The Light Processing Unit (LPU)

The Light Processing Unit (LPU) contains a system of lenses and mirrors to deliver accurate, repeatable prints.

A stepper motor drives the entire LPU in the X direction in a smooth line-scanning motion. Combined with the perpendicular light path of the laser, this creates what we refer to as linear illumination. This line-scanning process delivers 25 micron XY resolution consistently and reliably over time.

This XY resolution of 25 microns describes how precisely the printer can draw in the XY plane: the laser moves in 25 micron "steps" in the X direction. The 85 micron laser spot size is essentially the size of the brush tip. Because of constant line scanning process, the Form 3 can consistently deliver parts with 25 micron XY resolution. (This number was harder to define with the Form 2 because of differences in the process.)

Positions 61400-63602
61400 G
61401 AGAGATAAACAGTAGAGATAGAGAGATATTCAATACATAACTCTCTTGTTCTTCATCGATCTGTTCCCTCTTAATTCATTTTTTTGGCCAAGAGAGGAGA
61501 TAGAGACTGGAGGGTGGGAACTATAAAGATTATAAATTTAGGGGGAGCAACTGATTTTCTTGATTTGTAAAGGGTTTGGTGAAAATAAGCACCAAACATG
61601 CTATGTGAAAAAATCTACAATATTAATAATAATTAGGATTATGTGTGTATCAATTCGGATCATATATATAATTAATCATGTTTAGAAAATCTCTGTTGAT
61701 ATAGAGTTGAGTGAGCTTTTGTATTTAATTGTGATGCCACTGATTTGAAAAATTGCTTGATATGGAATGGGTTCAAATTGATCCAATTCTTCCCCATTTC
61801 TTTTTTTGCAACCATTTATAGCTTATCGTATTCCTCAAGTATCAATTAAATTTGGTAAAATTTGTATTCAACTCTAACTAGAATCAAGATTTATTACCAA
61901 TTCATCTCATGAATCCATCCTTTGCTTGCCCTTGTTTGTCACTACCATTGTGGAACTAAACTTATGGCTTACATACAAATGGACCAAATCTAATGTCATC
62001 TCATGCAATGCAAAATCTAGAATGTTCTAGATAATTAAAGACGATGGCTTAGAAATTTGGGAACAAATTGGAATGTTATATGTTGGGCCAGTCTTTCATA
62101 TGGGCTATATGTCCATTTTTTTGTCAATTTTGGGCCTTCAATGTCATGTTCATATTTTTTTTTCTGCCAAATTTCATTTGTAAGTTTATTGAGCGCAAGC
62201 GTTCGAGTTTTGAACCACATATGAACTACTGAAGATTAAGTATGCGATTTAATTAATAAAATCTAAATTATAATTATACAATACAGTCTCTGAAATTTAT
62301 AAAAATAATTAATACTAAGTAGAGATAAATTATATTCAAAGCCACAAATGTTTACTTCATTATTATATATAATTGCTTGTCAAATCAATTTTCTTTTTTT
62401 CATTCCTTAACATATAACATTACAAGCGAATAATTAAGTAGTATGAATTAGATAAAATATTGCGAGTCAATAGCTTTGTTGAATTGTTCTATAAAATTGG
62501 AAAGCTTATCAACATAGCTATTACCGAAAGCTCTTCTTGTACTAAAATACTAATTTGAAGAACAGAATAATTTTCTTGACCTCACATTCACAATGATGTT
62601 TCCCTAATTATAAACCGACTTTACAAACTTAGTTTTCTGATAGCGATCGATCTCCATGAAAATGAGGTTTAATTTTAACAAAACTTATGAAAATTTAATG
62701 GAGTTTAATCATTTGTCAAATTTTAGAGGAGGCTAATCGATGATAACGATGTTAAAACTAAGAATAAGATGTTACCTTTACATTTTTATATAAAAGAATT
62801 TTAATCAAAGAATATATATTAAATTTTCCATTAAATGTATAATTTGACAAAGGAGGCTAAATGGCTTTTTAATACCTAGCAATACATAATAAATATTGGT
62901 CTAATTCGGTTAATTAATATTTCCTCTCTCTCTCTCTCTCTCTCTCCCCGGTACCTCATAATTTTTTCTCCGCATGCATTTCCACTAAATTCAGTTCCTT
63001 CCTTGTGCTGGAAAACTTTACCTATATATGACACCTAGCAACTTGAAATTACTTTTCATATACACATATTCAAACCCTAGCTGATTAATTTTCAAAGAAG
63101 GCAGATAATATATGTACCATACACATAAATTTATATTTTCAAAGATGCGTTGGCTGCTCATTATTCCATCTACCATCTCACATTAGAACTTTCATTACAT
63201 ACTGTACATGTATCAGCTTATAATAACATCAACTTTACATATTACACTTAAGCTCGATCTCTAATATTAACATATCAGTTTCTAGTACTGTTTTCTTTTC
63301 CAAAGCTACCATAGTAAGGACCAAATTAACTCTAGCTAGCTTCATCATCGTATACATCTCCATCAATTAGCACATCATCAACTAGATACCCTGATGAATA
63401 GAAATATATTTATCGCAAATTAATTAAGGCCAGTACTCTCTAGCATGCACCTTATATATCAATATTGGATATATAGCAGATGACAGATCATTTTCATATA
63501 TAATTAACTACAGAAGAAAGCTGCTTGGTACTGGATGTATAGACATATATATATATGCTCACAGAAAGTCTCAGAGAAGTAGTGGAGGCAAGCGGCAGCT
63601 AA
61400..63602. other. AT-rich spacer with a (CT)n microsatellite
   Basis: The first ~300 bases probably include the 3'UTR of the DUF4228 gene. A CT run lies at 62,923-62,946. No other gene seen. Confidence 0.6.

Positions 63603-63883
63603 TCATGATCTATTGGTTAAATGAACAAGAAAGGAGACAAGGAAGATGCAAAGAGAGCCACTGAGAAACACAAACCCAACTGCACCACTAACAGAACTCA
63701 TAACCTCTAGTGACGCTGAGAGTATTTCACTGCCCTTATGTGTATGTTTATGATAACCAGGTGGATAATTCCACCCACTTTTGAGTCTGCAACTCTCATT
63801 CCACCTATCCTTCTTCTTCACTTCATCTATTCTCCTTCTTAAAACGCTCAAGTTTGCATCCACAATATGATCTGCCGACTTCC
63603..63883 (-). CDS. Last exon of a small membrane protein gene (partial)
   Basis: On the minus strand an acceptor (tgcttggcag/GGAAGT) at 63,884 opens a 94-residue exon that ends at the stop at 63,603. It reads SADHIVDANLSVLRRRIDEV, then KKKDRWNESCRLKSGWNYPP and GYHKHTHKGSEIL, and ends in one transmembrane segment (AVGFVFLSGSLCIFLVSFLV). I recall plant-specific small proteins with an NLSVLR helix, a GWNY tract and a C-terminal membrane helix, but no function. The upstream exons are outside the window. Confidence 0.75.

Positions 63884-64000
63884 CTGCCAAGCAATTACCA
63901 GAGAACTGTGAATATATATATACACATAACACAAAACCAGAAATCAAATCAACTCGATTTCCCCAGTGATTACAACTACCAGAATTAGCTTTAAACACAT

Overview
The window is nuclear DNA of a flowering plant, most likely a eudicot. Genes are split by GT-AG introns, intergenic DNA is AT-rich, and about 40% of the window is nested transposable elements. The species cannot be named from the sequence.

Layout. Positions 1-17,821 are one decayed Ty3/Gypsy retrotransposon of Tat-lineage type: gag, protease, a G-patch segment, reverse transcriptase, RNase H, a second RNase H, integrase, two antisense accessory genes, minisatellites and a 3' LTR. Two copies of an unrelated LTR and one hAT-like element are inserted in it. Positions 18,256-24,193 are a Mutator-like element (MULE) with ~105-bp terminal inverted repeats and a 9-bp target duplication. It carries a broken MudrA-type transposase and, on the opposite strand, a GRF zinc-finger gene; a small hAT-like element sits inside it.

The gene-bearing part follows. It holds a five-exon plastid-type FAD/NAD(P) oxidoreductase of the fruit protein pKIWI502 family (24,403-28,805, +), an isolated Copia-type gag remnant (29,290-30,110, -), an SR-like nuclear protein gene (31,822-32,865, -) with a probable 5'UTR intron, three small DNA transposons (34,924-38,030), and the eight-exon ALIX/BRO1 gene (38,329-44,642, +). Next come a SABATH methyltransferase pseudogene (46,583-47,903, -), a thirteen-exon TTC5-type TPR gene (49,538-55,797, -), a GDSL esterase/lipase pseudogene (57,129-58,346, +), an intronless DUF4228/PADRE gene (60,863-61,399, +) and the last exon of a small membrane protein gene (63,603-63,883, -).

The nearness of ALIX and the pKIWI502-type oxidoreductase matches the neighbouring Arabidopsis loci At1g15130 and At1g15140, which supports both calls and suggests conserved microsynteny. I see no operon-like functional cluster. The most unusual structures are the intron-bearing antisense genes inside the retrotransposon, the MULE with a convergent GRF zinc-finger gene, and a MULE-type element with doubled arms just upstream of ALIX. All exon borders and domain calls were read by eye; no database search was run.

Keep an eye out for an in-depth accuracy study of parts printed on the Form 3 soon.


Request a Sample Part

Curious to see the quality firsthand? Pick an application and we'll ship a sample part printed on the Form 3 to your office.

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The Next Generation of Industrial 3D Printing

Formlabs has set out to provide the tools for any business to access high-quality fabrication. The Form 3, built on advanced Low Force Stereolithography (LFS) technology, is the next step toward universalizing industrial-grade 3D printing for the desktop and bringing professional fabrication in-house.